Helena is a quiet girl, very introspective and intellectual, but she was always up to spend long nights out with us. Her sarcasm, wit, and dry humor perfectly complemented our international group. We threw her a birthday party, she lectured us on all manner of psychological processes, and we danced many nights away together.

While many may hold these “friendships” suspect, I know that most of these people who’ve become close to me during their short stays in New York will remain close friends. There’s Allie Feru, who I’ve talked to every single day since she’s left (we missed literally 2 days without texting, Skyping, or messaging each other in the last 7 months since she’s returned home to Italy. There is Paolo, Rocio, and Julia who my friend, Joseph, and I went to visit for the Christmas/New Year 2013 week in Italy.

There are my friends in Poland from over a year ago who still write to me every week, and we work on projects together, transAtlantically. There’s my sweet, loud Anna from Latvia, whose boisterous voice still reverberates in my mind. Anne and Jenny, two of the nicest girls who have ever graced any spare bedroom as Couchsurfers, will soon meet me again on my next trip to Germany. My Australian partner-in-crime who currently resides in Brazil, we still talk, albeit less often, but each time just as comfortably as if nothing happened. There are Colombians. There are Mexicans and Austrians. There are Nepalese, Indians, and even a girl from Djibouti. And there’s more, so many more.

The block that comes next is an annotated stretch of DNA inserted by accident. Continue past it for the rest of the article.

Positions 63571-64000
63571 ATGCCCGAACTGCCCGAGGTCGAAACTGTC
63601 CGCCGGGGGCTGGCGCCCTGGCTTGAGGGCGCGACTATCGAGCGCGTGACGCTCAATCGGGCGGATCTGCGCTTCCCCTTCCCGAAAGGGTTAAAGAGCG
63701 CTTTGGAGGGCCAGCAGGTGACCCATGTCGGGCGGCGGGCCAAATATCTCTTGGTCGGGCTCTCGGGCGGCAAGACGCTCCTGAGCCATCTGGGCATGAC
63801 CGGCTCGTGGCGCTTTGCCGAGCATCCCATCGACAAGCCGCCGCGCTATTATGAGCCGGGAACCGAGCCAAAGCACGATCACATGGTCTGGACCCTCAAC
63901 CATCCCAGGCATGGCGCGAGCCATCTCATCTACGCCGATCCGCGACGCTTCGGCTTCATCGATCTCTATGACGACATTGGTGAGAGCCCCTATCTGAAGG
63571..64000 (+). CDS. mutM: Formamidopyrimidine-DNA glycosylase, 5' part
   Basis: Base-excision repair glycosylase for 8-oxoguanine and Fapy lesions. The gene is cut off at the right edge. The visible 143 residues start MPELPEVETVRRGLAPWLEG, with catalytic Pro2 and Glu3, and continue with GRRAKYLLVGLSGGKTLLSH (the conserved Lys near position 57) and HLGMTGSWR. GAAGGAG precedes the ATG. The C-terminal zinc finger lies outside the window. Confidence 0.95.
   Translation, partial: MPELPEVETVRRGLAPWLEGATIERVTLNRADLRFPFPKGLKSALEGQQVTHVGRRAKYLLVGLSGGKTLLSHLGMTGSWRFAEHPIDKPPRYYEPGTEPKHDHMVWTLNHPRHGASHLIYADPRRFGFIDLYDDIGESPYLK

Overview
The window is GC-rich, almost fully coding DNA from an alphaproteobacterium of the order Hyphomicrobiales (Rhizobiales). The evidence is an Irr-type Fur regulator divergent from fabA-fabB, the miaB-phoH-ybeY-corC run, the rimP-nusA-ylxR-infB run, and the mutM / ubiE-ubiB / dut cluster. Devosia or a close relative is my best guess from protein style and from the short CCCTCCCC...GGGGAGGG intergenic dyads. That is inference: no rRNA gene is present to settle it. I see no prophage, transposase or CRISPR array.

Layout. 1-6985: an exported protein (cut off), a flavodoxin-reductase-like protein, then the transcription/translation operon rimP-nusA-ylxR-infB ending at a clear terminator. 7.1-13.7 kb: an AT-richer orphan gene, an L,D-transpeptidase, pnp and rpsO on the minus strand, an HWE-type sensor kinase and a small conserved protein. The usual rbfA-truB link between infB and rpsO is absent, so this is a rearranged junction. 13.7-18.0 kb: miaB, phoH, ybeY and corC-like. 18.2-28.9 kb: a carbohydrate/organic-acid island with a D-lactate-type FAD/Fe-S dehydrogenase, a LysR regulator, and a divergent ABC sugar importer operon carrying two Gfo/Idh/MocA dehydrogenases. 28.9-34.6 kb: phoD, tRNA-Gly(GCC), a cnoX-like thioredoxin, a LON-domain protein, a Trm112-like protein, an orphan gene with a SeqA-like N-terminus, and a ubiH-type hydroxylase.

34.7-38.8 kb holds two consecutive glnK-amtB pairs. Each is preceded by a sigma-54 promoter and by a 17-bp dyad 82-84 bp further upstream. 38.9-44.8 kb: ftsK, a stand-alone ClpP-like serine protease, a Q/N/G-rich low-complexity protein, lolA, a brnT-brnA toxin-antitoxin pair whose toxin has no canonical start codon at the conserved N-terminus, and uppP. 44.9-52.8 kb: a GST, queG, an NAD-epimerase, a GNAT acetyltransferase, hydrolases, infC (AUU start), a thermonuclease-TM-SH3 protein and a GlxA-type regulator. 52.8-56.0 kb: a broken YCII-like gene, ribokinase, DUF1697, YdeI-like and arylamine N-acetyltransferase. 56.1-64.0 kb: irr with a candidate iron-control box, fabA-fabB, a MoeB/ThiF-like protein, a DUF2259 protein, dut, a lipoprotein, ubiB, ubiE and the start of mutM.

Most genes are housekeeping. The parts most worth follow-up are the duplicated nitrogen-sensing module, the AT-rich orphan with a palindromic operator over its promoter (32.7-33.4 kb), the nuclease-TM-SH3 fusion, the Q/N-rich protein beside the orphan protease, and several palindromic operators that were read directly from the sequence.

Couchsurfing Perils: Dinner Brighton Beach

This post is dedicated to Helena Schiller. Who knew that such a tiny, quiet girl could leave a large, indelible hole in her place, even before she physically left? Hellipoo may leave us here in New York, but – and I have to resort to cliché here – she will never leave our hearts. And she knows this. Though this imminent departure is heartbreaking for me, and for the entire group, we are better off than before we met her. And I am certain I will see her sometime in the near future, maybe not at our original home in NYC, but somewhere around the world.

It’s not goodbye, it’s see you later.

Couchsurfing Perils: Helena at Home
Christian Eilers
Written by
Christian Eilers
Join the discussion

  • Dear Babybear,
    I’m sad, sad, sad. Although I was prepared that the time will come for you to leave, I tried to forget and to repress it – to pretend that I won’t have to say ‘goodbye’. How you Physician guys call it? Psychic repression? However, it was a pleasure to meet you and count you as one of my first friends I had here in NY. I was a great time: We were drinking, dancing and partying. Talking and sharing a lot of experiences for life.